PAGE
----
After releasing a couple of f/4 zooms and f/1.8 primes, it’s good to see the first professional f/2.8 lenses starting to arrive for Nikon’s full-frame Z system. Whereas the Z 24-70mm f/4 S is quite compact, with its retracting zoom mechanism, this lens is significantly larger. But it’s still 265g lighter and 28.5mm shorter in length than Nikon’s AF-S 24-70mm f/2.8 E ED VR.
As well as introducing a new multi-layer ARNEO coating to maximise contrast and sharpness when light sources are visible in the frame, it includes a ring to take control of exposure compensation or aperture. The illuminated panel can be set to display focal length, aperture or focus distance information, while the build and finish is deserving of the serious enthusiast and professional users it’s designed for.
Like other camera manufacturers, Nikon has taken the direction of embedding lens-correction profiles into raw files, which are applied automatically by the processing software to eliminate colour fringing and distortion. The gorgeous blur the lens creates behind subjects at wide apertures is nothing short of sublime, and if you insist on the best possible sharpness at the longer end of the zoom, it’s advisable to stop down to at least f/4.
This is a lens that produces outstanding sharpness and contrast, is built to withstand the demands of professional use, and balances beautifully on Nikon’s full-frame Z-series bodies. Advanced features such as the control ring, L-Fn button and information panel are the icing on the cake. Yes, it’s expensive, but it’s also the best Z-mount zoom lens we’ve tested so far.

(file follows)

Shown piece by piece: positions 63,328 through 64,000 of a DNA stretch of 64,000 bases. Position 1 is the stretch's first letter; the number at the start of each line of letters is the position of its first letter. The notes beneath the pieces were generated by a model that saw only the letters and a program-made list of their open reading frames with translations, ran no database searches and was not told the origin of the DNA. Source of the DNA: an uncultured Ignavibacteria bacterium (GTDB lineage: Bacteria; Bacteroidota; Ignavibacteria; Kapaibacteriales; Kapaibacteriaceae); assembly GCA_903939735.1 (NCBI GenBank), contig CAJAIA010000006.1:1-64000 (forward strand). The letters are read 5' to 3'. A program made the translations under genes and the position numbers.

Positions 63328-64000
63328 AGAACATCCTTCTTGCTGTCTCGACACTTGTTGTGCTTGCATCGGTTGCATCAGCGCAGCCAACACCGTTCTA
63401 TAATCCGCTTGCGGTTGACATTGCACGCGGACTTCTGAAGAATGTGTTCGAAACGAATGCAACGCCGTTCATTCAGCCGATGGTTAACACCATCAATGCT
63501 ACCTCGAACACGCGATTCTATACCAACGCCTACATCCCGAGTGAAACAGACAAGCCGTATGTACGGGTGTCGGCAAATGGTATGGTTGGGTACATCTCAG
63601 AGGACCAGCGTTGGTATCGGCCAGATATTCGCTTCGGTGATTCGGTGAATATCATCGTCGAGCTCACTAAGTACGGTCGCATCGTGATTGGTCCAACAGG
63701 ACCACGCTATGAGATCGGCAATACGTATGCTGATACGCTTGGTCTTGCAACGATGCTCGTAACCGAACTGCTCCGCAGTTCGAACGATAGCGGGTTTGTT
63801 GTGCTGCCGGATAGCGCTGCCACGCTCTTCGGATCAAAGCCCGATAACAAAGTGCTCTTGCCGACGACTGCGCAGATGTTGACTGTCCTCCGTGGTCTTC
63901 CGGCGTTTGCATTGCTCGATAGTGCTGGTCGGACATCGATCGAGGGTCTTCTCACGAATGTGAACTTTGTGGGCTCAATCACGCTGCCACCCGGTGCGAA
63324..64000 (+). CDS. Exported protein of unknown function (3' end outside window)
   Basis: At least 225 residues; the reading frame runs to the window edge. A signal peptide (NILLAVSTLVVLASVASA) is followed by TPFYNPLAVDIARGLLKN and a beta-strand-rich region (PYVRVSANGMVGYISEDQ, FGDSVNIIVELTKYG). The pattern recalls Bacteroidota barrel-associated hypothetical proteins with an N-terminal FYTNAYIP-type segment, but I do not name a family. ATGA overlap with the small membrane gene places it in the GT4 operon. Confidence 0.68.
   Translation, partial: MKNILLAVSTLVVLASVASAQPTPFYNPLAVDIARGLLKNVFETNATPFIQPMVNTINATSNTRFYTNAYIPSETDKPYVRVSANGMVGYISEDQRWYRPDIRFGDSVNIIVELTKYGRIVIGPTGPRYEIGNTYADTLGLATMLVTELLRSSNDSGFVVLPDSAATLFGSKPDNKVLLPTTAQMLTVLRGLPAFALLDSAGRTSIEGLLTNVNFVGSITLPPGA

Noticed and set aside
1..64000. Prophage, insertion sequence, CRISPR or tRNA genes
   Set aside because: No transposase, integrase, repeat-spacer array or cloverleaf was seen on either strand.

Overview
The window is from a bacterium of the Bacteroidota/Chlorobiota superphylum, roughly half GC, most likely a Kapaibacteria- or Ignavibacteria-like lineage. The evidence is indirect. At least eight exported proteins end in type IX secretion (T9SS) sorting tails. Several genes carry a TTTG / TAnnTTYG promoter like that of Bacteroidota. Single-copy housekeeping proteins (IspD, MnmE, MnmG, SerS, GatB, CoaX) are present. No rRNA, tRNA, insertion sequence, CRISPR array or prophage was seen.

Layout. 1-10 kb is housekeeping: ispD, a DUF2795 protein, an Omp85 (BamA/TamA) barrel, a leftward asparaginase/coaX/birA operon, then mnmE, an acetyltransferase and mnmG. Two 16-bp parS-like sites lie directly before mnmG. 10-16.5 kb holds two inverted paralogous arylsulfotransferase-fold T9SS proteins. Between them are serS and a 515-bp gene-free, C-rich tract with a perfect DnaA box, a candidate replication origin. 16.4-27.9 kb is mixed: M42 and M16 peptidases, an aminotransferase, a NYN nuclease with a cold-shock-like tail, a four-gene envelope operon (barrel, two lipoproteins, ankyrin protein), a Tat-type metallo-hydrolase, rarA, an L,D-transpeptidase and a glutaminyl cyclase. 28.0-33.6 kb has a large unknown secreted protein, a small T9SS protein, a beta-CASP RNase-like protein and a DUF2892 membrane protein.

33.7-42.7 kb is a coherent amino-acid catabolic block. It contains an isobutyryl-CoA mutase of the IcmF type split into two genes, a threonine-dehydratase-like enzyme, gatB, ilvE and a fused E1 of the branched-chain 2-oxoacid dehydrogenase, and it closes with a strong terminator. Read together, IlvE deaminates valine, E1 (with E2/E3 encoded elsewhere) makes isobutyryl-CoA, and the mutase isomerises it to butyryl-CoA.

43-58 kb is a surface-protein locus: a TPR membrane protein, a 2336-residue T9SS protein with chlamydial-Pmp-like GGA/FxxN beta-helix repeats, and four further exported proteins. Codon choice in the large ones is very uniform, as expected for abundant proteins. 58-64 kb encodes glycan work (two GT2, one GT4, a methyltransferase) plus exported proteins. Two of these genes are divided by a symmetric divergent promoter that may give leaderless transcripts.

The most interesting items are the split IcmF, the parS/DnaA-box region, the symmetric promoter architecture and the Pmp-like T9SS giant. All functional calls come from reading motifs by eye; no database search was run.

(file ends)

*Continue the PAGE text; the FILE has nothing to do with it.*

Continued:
What we like
● Lighter than Canon and Sony equivalents
● Presents both a focus ring and a control ring
● Features a customisable function button (L-Fn)
Sony FE 200-600mm F5.6-6.3 G OSS
● £1,799 ● www.sony.co.uk
Not only is this the first 600mm zoom made by a major camera company, it’s also the first to feature an internal-zoom design. Just a quarter turn of the zoom ring is needed to progress from 200mm to 600mm, and it’s difficult to overstate just how much of an advantage this becomes when you need to change focal length quickly.
In essence, the FE 200-600mm F5.6-6.3 G OSS is an ultra-telephoto zoom that’s designed for use with Sony’s full-frame mirrorless cameras. Its maximum aperture may look slow, but in practice there’s no penalty in terms of viewfinder brightness or autofocus speed under most shooting conditions. The lens can also be used with APS-C format cameras, on which it will provide a 300-900mm-equivalent range.
While this is a sizeable lens, measuring 31.8cm in length and 11.8cm in diameter, at 2,115g it’s not as heavy as you might expect, thanks to a liberal use of magnesium alloy in the barrel construction. As befits a lens that will overwhelmingly be used outdoors, it includes an array of seals protecting against water and dust from entering the lens. It also comes complete with a smoothly rotating tripod collar.
We haven’t reviewed the lens fully yet, but in our initial shooting we found it to focus quickly and accurately, and deliver sharp images wide open across the full zoom range. It’s a unique optic that’s sure to be very popular with Sony users for subjects such as sports, wildlife, and airshows.
What we like
● Internal zoom mechanism
● Light enough to handhold
● Rapid autofocus
Sigma 60-600mm F4.5-6.3 DG OS HSM Sports
● £1,699 ● www.sigma-imaging-uk.com